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Vintage Redemption: When is it OK to Cut Up an Old Quilt?

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There are usually a lot of factors that muddy the waters when we try to determine the value of a quilt, especially if you are entertaining the idea of taking scissors to the quilt and cutting it into a completely new project, so how do you know when it is ok to cut a vintage quilt?

 A log cabin quilt  hanging outdoors of a clothesline with blue skies in the background, the quilt top is made from vintage feedsack fabric.

2 years ago I was gifted a few boxes of sewing and quilting supplies, notions and patterns. In one the boxes was an old unfinished lap sized quilt top. The quilt top was clean, well stored and in fairly good shape. At the time I was not prepared to consider finishing the quilt or repurposing it.

So I packed the quilt top away with the rest of my vintage linens, and moved on with my life.

Flash forward to December 2018, and a fresh new set of Powersheets. As I was setting my intentions for the year, I realized decluttering needed to be a priority, and I knew my totes of vintage linens would need to be dealt with, as they have been taking up quite a bit of real estate in my bedroom closet.

About 6 months ago, when I sat down with my Powersheets I gave myself an ultimatum, I would either:

  1. Find a way to use my vintage linens I had been storing away like a low-key hoarder, or…
  2. Let go of them.

I did a preliminary purge a few months ago, and let go of all the linens that were of no use to me, or I didn’t love. I was left with my small collection of vintage aprons, 1 tote of vintage bed linens (that I am planning on making a quilt with) and the feedsack quilt top, which I was actually really torn about what to do with…

I pulled the quilt top out and hung it in my bedroom in hopes that seeing it daily would help me decide what to do with it. And, in the weeks it has been hanging in my bedroom room more then once I have considered making the quilt top into something completely different, maybe Christmas stockings, throw pillow covers, or maybe even Christmas ornaments, but I have also played with the idea of finishing the quilt for light decorative use around my house.

I’ll be the first to admit it has been a while since I have been active in any quilting community, so opinions may have changed, but generally, what I remember is a lot of vintage quilt enthusiasts, historians and appraisers very vocally stating that altering, or repurposing a vintage quilt top, instantly destroys its value, and is strongly discouraged.

But what makes a quilt “valuable”? If you bring your quilt to an appraiser she will likely look at the craftsmanship or the elaborate hand-stitching, the amount of skill required to execute a difficult quilt pattern, or the fabric selection, and the color story of the fabrics, and assign a monetary value to the quilt based on what she can see.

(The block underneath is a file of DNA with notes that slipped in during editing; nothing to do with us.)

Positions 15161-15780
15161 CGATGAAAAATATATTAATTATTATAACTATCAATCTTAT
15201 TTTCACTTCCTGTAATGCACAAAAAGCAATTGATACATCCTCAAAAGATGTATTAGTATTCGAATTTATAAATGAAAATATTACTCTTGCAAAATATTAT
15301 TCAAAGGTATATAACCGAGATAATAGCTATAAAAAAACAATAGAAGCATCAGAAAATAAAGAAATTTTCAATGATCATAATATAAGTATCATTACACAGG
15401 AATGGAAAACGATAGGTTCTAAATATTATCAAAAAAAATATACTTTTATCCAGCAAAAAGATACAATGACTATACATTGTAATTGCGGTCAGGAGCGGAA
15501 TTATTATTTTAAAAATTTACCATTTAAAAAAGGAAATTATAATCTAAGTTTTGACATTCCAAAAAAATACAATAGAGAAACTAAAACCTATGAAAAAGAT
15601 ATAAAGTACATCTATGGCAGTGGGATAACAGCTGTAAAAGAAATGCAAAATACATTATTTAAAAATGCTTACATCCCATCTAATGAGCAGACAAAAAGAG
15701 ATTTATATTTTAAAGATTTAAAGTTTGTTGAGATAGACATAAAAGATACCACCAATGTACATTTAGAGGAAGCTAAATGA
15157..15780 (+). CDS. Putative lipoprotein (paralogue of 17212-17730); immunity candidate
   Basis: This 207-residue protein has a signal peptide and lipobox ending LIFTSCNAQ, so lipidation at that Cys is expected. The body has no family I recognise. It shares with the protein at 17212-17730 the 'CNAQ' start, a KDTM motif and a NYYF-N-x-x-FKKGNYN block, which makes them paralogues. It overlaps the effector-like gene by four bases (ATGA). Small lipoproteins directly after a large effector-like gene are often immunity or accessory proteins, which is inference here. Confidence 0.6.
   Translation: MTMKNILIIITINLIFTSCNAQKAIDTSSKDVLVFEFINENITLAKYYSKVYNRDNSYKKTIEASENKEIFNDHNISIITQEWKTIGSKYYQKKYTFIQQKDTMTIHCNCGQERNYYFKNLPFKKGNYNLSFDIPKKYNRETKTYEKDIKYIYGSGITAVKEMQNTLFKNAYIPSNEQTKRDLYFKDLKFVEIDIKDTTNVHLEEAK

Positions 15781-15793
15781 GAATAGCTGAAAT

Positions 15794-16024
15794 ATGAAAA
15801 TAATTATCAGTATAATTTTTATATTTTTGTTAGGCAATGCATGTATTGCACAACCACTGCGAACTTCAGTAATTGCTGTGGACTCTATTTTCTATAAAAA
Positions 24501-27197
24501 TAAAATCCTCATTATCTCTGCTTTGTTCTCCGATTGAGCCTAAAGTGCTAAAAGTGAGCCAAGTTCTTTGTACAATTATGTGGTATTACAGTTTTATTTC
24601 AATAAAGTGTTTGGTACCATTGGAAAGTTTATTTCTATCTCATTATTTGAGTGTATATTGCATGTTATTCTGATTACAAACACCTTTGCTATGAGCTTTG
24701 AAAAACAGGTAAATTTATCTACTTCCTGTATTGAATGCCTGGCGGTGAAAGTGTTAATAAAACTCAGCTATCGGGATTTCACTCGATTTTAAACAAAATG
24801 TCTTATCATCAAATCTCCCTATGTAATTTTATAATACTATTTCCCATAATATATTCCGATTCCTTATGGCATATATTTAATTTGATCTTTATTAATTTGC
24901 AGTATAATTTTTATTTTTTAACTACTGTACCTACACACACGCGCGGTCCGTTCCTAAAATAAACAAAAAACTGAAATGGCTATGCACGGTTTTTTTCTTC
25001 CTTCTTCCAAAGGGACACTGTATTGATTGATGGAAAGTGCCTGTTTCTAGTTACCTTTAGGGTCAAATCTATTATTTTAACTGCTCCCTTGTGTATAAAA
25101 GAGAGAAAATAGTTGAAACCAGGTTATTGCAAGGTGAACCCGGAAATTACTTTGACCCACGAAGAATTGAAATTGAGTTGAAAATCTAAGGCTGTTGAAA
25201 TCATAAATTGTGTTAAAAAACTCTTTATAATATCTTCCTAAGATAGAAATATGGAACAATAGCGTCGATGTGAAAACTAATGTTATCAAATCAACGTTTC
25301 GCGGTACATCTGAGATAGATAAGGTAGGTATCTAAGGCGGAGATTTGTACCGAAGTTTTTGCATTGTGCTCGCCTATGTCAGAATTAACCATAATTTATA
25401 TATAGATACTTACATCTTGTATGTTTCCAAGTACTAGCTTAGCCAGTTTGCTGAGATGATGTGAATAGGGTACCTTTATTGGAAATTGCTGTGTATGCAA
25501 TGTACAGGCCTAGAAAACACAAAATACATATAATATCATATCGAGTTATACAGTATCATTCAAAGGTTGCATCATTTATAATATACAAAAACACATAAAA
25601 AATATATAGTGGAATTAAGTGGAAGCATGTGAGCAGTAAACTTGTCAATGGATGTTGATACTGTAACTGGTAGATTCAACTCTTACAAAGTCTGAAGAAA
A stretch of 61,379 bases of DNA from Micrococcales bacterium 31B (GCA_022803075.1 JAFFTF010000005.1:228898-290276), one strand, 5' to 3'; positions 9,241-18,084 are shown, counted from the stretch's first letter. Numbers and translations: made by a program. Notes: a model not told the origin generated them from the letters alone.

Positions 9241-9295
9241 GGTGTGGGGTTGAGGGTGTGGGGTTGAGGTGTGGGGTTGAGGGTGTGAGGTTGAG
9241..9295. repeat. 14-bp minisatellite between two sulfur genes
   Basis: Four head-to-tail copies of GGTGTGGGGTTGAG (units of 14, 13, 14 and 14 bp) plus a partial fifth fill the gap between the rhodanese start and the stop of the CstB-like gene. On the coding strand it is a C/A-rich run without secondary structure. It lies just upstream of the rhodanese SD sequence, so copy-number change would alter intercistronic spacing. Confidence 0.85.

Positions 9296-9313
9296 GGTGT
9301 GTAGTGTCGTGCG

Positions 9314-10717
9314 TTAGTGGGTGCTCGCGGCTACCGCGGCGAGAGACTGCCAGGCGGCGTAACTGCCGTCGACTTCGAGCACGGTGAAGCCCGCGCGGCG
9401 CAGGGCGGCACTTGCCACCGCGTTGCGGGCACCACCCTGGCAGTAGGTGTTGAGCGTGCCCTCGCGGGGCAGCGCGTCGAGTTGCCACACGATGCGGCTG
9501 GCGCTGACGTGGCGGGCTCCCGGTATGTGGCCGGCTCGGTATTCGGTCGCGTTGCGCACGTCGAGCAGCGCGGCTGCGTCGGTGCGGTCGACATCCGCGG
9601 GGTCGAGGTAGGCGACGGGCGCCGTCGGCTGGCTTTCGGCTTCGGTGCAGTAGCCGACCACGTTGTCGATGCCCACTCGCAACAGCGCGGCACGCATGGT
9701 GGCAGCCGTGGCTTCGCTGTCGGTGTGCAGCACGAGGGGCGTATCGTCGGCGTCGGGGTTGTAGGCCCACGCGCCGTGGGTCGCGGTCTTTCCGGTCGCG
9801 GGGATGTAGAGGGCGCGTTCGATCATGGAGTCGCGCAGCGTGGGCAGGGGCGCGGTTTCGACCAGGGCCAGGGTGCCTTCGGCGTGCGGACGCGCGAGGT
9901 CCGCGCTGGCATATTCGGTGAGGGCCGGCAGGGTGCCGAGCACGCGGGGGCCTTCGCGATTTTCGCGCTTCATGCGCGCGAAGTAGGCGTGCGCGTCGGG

close up view of a log cabin quilt made from vintage feedsack fabric.

But what if the value of the quilt has less to do with the workmanship and the quality of materials, and more to do with the story of the quilt, it’s history or our emotional ties to it?

What if the quilt is just an uncompleted top? Maybe the workmanship is subpar and the piecing doesn’t line up properly, the fabric is damaged or torn, or the quilt is to frail to withstand regular use and washing? But it was a gift, or family quilt? What if you found it in the attic of grandmas while cleaning out her house?

There are usually a lot of factors that muddy the waters when we try to determine the value of a quilt, especially if you are entertaining the idea of taking scissors to the quilt and cutting it into a completely new project.

I’ve spent enough time quilting, and shopping antique stores, and estate sales to get a good idea of the “resale” value of my quilt top, and suspect if this was listed on eBay it would be listed as a “cutter”. But I still am hesitant.

Once it is cut, that is it. There is no going back.

But what if repurposing it means, I can actually enjoy and appriciate it more?

If you came here looking for the answer to the question “When is it OK to Cut Up an Old Quilt?” Obviously, I am of no help. I am just as torn as the next person.

This is something I am still trying to figure out myself.

Weigh in below, and let me know… Would you cut this quilt up and recycle it into a usable finished item like a stocking? Or finish the quilt to use as a decor item? Or leave it alone…

Dorothy

Saturday 29th of October 2022

I found this article looking to get some opinions about a disturbing site I found recently. “ Lady Lancaster” is repurposing high quality vintage quilts to become loose fitting jackets. The quilts are really beautiful as are the jackets but this seems to me to be a bit of damage to treasures. I’m not a purist, I can find the grey areas, but this is definitely a step too far for me.

Annie

Wednesday 10th of August 2022

It needs finishing and to be loved and used. It looks in good condition and it honours the original maker if you complete it.

Michael Kephart

Thursday 4th of February 2021

That quilt top looks to be well done and attractive with a 30s vibe. If it were me I'd find a way to finish it.

K. Smith

Monday 1st of February 2021

Quilts were originally created to use up old bits of cloth. Nothing wasted. Needs of a growing family and keeping warm were important. They also brightened the life of the makers of the quilts.They also brought together communities of women to create some beauty in an otherwise difficult existence. It is unfinished. Unused. Unloved. Finish it,recreate it, repurpose it or pass it on. Do not waste it!

Judith Fairchild

Tuesday 17th of November 2020

Finish it please, the colors are beautiful and it does something besides just hang or lay there.